I am a Principal Engineer and the unofficial Corporate Irritant at Cisco Systems. I work on fun projects like IoT security, our open standards engagements, identity management, and technology policy. My views on this blog do not necessarily represent those of Cisco, of course.
The Internet could not have been built on a common understanding on how computers communicate. I am very proud to participate be the IETF. I’ve also produced a few Requests for Comments (RFCs), which cover a broad spectrum of topics, ranging from the handling of private network addresses to how we manage zone information. I’ve also chaired several activities over the years, including the Namespace Research Group (NSRG) in the Internet Research Task Force.
I also serve as a co-Rapporteur in the International Telecommunication Union’s “D” or ”Development” Sector on Question 3/2: “Securing information and communication networks: best practices for developing a culture of cybersecurity”. Many countries share their national experiences with an eye toward improving confidence in the Internet.
NetAid began as an online concert for the benefit of the United Nations Development Program in 1999. It featured a diverse collection of Artists from The Eurythmics to Bono and Wycliffe Jean, an was held in Geneva, London’s Wembley Stadium, and the Meadowlands in New Jersey. It was the first ever concert of its kind, with over 25,000 people watching online at any one time. That was a lot back then. The NetAid program itself was merged with Mercy Corps in 2007.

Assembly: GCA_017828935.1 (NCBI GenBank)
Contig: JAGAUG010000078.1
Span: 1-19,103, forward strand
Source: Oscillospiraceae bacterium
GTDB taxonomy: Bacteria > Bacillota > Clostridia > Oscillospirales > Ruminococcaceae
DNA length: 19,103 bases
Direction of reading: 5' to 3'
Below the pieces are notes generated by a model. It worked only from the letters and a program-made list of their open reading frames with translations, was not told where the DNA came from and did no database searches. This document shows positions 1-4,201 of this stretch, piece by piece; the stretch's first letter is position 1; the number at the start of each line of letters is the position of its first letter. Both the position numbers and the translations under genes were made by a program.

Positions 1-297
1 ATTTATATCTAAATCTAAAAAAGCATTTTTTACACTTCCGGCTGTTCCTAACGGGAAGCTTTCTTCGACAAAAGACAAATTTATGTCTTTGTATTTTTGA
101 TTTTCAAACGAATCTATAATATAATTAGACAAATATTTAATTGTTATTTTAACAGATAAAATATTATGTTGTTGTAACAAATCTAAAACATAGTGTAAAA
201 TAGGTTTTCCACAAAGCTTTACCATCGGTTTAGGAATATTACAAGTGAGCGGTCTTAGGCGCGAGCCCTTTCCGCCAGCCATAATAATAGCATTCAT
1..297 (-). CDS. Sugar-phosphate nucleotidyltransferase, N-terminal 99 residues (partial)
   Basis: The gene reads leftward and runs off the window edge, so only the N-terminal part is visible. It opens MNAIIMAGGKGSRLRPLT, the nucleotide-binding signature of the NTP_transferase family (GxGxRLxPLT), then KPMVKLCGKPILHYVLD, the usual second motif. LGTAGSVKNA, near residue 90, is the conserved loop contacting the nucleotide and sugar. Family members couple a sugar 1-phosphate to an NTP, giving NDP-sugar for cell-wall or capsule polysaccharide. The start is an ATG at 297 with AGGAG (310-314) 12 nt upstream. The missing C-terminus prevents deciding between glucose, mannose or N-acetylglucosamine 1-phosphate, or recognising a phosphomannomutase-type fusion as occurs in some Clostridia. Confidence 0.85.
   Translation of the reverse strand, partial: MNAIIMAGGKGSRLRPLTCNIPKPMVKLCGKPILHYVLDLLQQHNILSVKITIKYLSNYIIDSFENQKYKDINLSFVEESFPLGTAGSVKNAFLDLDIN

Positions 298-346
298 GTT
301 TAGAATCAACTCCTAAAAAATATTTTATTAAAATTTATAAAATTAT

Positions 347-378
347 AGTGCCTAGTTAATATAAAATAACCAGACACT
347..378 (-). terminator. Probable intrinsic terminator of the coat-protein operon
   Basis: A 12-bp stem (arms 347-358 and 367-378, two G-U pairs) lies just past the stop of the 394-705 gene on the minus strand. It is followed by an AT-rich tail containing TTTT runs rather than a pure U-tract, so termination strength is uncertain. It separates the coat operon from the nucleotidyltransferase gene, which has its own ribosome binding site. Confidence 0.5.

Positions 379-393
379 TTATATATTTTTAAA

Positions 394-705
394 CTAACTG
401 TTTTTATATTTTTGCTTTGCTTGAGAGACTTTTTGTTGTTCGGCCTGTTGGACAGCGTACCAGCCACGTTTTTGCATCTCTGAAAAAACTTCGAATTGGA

I was Silicon Graphics’ Internet Architect for seven years, where we had a worldwide network of offices. SGI hardware was trailblazing, and the people who worked there were remarkable. This is where the multimedia Internet was born.
IntelliGenetics was a small biotech company that sold, among other things, gene sequencing software. It also held the GenBank contract. GenBank was the predecessor to the Human Genome Project. I worked on that as well as BIONET, which was a collaboration of molecular biologists, funded by the National Institutes of Health. That was my introduction to user interface design. We also ran a free gene sequence search engine, and distributed the GenBank database using – wait for it – netnews.